particularly unpopular because of rolling power shortages in the country blamed by the majority of
people in the country for the fact that their lights keep going out.

ELEANOR HALL: Could he rely on the military still though?

PETER CAVE: Well, that is the question. He quit as head of the military before the elections
earlier this year and whether the military would at this stage be prepared to support him is
anyone's business. They've said absolutely nothing at this stage.

ELEANOR HALL: And President Musharraf has vowed that he would resign rather than face impeachment.
Are there any signs of that at this stage?

PETER CAVE: He said that he would resign rather than face impeachment. He has also said that he
would fight this move and certainly his supporters in Parliament say that he will fight the move
and that the coalition don't have the numbers.

They have got to get two-thirds. Now to get that two-thirds they've had negotiations over the past
three days and Nawaz Sharif who heads the second biggest party claims that a number of former
members of his party who are now within the pro-presidential party are prepared to cross the floor
and vote and they need those members for the numbers.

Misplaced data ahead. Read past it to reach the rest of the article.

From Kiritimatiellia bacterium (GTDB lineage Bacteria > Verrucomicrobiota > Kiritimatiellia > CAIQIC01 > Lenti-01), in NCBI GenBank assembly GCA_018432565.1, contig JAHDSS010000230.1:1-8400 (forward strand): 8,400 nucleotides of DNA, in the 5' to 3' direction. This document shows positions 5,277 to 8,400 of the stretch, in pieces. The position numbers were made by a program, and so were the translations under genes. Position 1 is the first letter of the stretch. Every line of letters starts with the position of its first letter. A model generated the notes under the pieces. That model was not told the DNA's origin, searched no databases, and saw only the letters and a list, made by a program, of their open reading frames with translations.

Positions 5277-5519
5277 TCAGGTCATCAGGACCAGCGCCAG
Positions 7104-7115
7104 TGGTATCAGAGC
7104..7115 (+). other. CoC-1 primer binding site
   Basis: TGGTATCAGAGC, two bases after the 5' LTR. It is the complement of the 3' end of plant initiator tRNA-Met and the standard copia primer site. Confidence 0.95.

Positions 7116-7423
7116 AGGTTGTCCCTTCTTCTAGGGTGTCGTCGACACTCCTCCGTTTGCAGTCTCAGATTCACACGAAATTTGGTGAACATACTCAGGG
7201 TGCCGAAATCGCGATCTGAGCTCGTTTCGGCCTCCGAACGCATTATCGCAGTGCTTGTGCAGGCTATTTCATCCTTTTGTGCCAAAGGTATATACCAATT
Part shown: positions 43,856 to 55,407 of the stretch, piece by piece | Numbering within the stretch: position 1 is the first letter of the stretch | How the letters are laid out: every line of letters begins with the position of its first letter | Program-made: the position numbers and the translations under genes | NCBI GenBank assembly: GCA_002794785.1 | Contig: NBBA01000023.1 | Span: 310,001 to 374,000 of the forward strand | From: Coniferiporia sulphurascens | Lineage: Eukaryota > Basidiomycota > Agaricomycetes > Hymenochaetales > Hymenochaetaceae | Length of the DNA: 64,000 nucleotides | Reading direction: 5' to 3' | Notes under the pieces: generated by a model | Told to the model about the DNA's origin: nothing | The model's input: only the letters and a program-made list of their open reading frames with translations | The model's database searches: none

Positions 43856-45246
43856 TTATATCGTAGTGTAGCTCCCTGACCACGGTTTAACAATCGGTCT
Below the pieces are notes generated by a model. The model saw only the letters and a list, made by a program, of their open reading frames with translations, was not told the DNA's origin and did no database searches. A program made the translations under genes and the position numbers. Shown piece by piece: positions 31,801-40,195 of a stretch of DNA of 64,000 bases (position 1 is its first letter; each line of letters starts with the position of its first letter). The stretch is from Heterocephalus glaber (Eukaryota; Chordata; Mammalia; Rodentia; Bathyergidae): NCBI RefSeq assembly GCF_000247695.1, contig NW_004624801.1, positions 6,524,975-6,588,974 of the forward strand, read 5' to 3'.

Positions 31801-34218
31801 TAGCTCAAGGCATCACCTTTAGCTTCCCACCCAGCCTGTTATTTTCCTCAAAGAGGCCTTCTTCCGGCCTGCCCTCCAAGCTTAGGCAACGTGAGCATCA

ELEANOR HALL: So if that coalition holds, what is the likelihood then of the impeachment
succeeding?

PETER CAVE: Well, if it holds, if the President doesn't use his emergency powers. If the military
doesn't step in, the President will have seven to 15 days to answer the charges which will be
levelled against him at a special meeting of Parliament on Monday. If he can't answer those
charges, a vote will be taken and if they have the numbers, he's gone.

ELEANOR HALL: And that's our foreign editor, Peter Cave in New Delhi.

Kangaroos could play key role in climate change

ELEANOR HALL: It's a proposal which has the potential to substantially reduce Australia's
greenhouse gas emissions.

But one of the scientists who's advocating it has already received hate mail.

The controversial scientific study published in the journal, Conservation Letters, is proposing
that Australia reduce its stock of sheep and cattle by 30 per cent and instead farm kangaroos in an
effort to fight climate change.

The study found that this could reduce Australia's carbon emissions by three per cent and save
hundreds of millions of dollars.

Simon Lauder has our report.

SIMON LAUDER: Australia's love of a good steak is contributing substantially to climate change.
Emission by emission, cattle and sheep are responsible for an estimated 11 per cent of Australia's
total greenhouse gas emissions.

Dr George Wilson says the kangaroo could change that.

GEORGE WILSON: Sheep and cattle have got a large room and it is a fermentation vat. In the process
they produce methane. Now kangaroos have got a completely different system, well not completely